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Dorothy Gill Wikelund ’29

A picture of Dorothy Gill Wikelund

Dorothy Gill Wikelund ’29, September 11, 2004, in Bloomington, Indiana. Gillie earned a BA in literature after writing Reed’s first creative thesis and teaching conference classes in her senior year. Following graduation she worked as an assistant in the literature department at Reed. In 1931 she earned her master’s degree from Columbia University while working at Bank Street College and sharing a Greenwich Village apartment with Claudia Lewis ’30. She took a job as head of the English department at the Kent School for Girls for three years in Denver before returning to Reed at the request of Barry Cerf [English 1921–48] to serve again as a department instructor. While at Reed, she spent two summers at the University of California, Berkeley, in preliminary doctoral work. On a fellowship at Johns Hopkins University, Dorothy initiated her PhD program. In 1942 she married Philip R. Wikelund, whose service in the U.S. Navy during World War II took them to Florida and Northern California. Their son, Philip H.G. Wikelund ’68, was born in 1945 in Central California. After the war the family moved to Los Angeles, where Dorothy assisted her husband in his PhD work at UCLA. They then moved to Michigan and Indiana, where she taught English and did editing and publication work for the Indiana Memorial Union. In 1959 Wikelund began working for the Indiana University Press, retiring in 1974 to accompany her husband on an academic sabbatical in Britain and Greece. Her recollections of Reed included praise for Ann Shepard ’23 [1926–68], her friend and the dean of women, with whom she hiked the Three Sisters mountains in Oregon following graduation, and Victor Chittick [English 1921–48], who created the setting and impetus for the Gawd-Awful Society for creative writing. The friendship between Mary Barnard ’32 and Dorothy, both members of the Gawd-Awful Society, spanned many years. (Mary referenced "Gillie" in her creative thesis, Erato Agonistes.) "Reed was the great shaping experience of my life," Dorothy wrote. "I never cease thanking the fates that took me to Reed, which made me insofar as I was capable, a citizen of the world of ideas." Her survivors include her son and her sister.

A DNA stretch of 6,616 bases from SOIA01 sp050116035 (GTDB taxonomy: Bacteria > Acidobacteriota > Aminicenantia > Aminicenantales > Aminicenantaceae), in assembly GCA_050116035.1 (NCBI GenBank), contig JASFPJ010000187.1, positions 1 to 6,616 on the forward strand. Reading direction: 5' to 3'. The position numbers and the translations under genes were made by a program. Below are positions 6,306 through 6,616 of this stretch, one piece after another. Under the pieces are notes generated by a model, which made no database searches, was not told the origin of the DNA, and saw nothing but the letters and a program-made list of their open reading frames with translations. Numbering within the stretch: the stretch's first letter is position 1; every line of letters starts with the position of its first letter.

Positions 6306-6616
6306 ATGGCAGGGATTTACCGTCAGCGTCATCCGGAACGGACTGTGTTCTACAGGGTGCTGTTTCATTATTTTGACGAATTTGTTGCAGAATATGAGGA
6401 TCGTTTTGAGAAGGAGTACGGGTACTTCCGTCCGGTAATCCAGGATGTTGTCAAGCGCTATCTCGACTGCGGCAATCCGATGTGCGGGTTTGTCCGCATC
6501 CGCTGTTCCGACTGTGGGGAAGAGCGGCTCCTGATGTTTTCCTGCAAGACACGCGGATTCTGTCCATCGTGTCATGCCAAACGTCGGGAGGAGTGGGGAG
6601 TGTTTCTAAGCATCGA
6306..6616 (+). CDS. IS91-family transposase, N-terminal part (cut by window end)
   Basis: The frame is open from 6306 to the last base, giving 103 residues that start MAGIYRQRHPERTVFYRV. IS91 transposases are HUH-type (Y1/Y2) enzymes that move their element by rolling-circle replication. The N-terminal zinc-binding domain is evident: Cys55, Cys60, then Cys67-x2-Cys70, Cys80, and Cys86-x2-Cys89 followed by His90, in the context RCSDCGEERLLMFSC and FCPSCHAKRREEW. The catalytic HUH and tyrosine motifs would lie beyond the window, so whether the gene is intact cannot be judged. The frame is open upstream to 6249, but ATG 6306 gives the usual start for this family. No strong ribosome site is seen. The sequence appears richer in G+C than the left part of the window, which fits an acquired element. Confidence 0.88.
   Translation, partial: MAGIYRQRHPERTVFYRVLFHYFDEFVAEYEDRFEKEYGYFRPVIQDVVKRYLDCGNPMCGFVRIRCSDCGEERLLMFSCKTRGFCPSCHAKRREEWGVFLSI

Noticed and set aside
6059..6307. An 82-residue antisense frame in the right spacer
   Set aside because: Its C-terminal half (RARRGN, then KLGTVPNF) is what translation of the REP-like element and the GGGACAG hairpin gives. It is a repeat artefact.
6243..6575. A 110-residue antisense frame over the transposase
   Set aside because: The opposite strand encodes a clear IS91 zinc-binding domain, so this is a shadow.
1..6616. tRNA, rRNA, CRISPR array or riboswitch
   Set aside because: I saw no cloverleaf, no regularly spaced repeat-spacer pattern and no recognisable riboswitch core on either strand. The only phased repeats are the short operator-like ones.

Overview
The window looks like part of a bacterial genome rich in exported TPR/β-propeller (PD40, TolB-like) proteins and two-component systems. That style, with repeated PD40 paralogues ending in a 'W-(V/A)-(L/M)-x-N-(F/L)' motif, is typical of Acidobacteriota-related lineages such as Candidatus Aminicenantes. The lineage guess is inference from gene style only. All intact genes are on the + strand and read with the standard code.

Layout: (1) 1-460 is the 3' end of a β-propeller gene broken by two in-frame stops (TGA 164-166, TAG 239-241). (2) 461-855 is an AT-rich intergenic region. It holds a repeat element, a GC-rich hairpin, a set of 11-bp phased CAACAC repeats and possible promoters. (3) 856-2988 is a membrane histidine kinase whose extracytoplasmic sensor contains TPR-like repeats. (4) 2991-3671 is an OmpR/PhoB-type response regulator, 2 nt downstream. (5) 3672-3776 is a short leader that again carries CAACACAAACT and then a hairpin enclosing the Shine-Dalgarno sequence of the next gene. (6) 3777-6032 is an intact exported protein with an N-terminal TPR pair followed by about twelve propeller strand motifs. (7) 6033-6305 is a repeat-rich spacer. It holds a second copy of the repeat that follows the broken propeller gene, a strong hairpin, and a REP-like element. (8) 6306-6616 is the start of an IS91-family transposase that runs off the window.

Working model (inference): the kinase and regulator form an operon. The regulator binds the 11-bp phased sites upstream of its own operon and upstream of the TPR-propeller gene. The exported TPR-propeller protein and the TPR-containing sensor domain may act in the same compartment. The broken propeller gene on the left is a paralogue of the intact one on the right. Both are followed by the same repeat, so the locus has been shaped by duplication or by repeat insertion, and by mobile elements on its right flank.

Appeared in Reed magazine: February 2004

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